“We have surrendered to our technology,” said Aliza Sherman in the Conference for Women’s free teleclass, “The Zen of Being Digital: Your Guide to a Healthy Tech Diet.”
While smart phones and tablets are infiltrating every corner of our lives, it’s important to “unplug” from our devices. To do so, understand how you interact with technology, set achievable goals and follow some simple steps to set limits and create tech-free spaces, says Sherman. The result? Healthier relationships with those around you.
Here are three quick tips to help you create a healthier balance with technology:
1. Turn off your devices and try an alternative activity: write a letter instead of text/email, make art with real art supplies, engage in real play activities with your kids, wear a watch to tell the time, take a walk, use a real camera instead of your phone.
2. After work hours, there is really no reason to compulsively check your phone. Leave it out of sight or turn it off.
3. Create tech-free spaces in your home: at the dinner table, during family time, in your bedroom, etc.
What tactics do you use to help you turn off technology?
Click the link below to listen to the full 30-minute podcast.
CONFERENCES FOR WOMEN
"The Zen of Being Digital"
Moderator: Whitey Gray Wilkerson
Guest: Aliza Sherman
WHITNEY GRAY WILKERSON: Good afternoon, everyone. This is Whitney with the Conferences for Women, and thanks so much for joining us for The Zen of Being Digital with Aliza Sherman. If you are on Twitter, I encourage you to follow along @masswomen, @pennwomen or @texaswomen, and Aliza is @alizasherman which is A‑L‑I‑Z‑A, S‑H‑E‑R‑M‑A‑N.
So Aliza is a web pioneer, an award‑winning author of ten books, an international speaker and teacher of technology for our work and our lives. She's championed women in business and tech since the early '90s and travels around the world speaking about women's isues and the intersections of technology, work and life.
In 1995 she started the first woman‑owned Internet company, Cybergirl, Inc., and the first global Internet networking organization for women, Webgrrls International. "Newsweek" named her one of the top people who matter most on the Internet. "Fast Company" called her one of the most powerful women in technology. Her books include Power Tools For Women In Business; Mom, Incorporated; and Social Media Engagement For Dummies.
ALIZA SHERMAN: Hello. Hi, Whitney and hi, everybody. I love this topic, The Zen of Being Digital, and I want to start off telling a couple of stories.
So picture this: I'm at the grocery store, and I'm dropping things. I'm dropping cans of food, I'm dropping my wallet when I go to pay, I'm dropping my credit card as I'm handing it to the cashier. And I'm starting to panic a little.
I mean, what does it mean when you start dropping things, you just can't hold onto things? Is it a stroke? Is it a brain tumor? I mean, literally I'm
panicking and I'm apologizing as I drop something else. I look down at my hands, why can I not grip these things, and I see I'm clutching my iPhone.
I didn't even realize my iPhone was in my hand. I was so used to having the iPhone in my hand as I walked down the aisles of the grocery store that it had become a part of me and was preventing me to hold onto things. I don't know, does that sound familiar to anybody?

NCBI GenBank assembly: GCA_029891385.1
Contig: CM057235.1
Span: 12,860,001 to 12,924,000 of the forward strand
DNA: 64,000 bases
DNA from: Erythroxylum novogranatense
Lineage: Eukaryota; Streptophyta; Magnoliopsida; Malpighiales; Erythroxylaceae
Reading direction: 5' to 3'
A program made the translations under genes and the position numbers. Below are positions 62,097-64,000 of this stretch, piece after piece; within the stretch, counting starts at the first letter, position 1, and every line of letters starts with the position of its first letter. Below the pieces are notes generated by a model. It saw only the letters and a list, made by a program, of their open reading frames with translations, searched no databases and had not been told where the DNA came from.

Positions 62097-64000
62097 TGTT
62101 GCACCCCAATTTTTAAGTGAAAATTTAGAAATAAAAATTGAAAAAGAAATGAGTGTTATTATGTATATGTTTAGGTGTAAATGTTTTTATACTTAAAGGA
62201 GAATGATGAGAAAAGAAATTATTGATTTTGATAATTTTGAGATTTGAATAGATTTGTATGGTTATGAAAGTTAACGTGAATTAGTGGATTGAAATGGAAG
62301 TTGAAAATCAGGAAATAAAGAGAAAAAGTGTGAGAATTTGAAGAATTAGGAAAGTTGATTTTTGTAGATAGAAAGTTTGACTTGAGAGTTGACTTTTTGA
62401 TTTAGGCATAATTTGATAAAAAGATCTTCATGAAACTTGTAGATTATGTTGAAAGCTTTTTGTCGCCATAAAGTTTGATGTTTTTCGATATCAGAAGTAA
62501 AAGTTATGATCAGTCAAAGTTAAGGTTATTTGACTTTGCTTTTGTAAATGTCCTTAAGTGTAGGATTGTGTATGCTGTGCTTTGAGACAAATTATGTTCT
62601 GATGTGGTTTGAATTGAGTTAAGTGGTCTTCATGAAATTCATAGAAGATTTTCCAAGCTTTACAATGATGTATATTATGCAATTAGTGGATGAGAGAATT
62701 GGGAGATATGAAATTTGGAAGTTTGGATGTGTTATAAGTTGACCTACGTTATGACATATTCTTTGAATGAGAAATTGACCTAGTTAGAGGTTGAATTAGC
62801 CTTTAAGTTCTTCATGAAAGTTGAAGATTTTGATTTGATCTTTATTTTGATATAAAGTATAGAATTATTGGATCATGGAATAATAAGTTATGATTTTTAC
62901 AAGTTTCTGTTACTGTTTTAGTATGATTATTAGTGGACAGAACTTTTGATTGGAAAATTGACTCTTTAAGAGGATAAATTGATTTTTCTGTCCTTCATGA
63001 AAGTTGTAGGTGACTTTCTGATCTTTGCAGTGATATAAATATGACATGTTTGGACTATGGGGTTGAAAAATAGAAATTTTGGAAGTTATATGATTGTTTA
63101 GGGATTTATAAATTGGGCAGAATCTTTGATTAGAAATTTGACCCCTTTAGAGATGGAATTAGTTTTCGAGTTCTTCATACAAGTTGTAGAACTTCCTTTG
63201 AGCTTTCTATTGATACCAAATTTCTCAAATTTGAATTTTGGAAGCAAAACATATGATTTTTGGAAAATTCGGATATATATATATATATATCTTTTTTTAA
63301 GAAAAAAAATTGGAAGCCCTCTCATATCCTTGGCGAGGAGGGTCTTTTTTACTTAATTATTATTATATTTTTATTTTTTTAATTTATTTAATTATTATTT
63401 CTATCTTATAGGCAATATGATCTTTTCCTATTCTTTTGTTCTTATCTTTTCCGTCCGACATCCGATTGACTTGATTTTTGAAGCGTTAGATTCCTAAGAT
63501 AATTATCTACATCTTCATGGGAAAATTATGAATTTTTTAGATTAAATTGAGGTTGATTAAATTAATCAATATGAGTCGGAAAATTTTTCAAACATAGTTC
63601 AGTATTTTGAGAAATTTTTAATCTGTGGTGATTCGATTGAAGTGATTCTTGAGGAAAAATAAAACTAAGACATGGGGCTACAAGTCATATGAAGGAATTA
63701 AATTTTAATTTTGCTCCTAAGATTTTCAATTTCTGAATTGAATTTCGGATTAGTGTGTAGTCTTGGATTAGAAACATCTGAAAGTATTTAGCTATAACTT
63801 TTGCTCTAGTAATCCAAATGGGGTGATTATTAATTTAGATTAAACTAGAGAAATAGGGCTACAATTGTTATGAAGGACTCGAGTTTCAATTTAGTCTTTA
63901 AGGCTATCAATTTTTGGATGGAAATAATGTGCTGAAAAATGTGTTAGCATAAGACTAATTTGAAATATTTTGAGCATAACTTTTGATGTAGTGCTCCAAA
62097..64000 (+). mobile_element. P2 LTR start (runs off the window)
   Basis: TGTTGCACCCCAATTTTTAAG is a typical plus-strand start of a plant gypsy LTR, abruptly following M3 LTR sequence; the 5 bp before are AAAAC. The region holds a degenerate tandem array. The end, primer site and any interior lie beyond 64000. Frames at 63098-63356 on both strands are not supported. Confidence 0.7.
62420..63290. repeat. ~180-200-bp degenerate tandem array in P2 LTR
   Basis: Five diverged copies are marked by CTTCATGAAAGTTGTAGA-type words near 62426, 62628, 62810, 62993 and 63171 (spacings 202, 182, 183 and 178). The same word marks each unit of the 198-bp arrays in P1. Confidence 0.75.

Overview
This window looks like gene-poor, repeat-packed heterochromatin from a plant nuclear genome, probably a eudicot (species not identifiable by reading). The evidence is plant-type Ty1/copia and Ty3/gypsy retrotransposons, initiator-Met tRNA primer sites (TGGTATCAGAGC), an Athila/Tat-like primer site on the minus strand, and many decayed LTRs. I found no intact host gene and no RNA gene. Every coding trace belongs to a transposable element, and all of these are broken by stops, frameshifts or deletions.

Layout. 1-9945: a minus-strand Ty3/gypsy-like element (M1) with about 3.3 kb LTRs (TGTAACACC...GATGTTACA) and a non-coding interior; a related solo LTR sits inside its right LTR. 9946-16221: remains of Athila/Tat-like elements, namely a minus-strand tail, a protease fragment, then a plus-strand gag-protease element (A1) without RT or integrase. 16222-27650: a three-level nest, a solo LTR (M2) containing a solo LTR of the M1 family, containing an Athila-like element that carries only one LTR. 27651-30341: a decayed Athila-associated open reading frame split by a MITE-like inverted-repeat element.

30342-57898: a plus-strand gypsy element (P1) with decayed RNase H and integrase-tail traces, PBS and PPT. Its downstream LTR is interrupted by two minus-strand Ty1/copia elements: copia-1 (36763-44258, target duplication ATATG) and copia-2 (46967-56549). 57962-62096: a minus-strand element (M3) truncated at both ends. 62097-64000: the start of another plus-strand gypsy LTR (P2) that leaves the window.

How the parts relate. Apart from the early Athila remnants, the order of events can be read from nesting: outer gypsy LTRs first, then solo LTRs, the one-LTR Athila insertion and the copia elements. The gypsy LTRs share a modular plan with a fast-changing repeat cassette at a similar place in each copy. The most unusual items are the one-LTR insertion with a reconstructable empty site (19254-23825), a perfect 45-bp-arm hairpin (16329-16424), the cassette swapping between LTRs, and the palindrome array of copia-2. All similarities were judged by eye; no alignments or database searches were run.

I'm in Sweden. The year is 1999. I'm walking through a cafeteria and I notice a strange thing. There are people with cellular phones on their tables. Now, if you remember 1999 and the cell phone, it was the size of an ice cream sandwich. And I looked at that and I just shook my head and I said, there is no way that we in the United States would ever have a cell phone at our table.
And my last little story. See if this one sounds familiar.
I'm visiting one of my best friends. I love her. We both love technology, but I haven't seen her for a really long time. And we're sitting in her living room and I'm telling her about my life, catching up, and I look over and she's staring into her iPad, and she doesn't stop. And it breaks my heart.
We, somehow, have to surrendered to our technology. So it's pretty bad.
WGW: Can you give us some insights into how bad it's really become?
AS: Sure. I'm not big on statistics, but I do have a few statistics that can shed some light on where we are as a society in relationship to our mobile devices.
So in 2010 ‑‑ mind you, this is already four years ago.
In 2010, Nokia came out with a report that said that mobile phone users cannot leave their phone alone for more than six minutes at a time and check their phones up to 150 times a day. Now, those statistics have been questioned by a lot of people who then go and analyze, what are we doing on our phones?
And I'll go into some of that in a moment, but “Real Simple” magazine surveyed women recently about their smart phones. Sixty‑nine percent of them said they
sleep with them in their bedroom. I would say a show of hands, but right now I can already imagine the virtual hands being raised when I ask: How many of you have your phone in your bedroom? And by the way, my hand is raised. I don't feel good about that. Fifty‑eight percent of women keep their phone close to them during dinner. Seventy‑six percent of them look at their phone at least once an hour. Ask yourself: Is that you?
Now, believe it or not, there's a term that has just come up in the last several years called NoMoPhobia. NoMoPhobia, and that stands for no mobile phone phobia. They have literally come up with a way of describing that panic that we feel when we forget our smart phone, NoMoPhobia.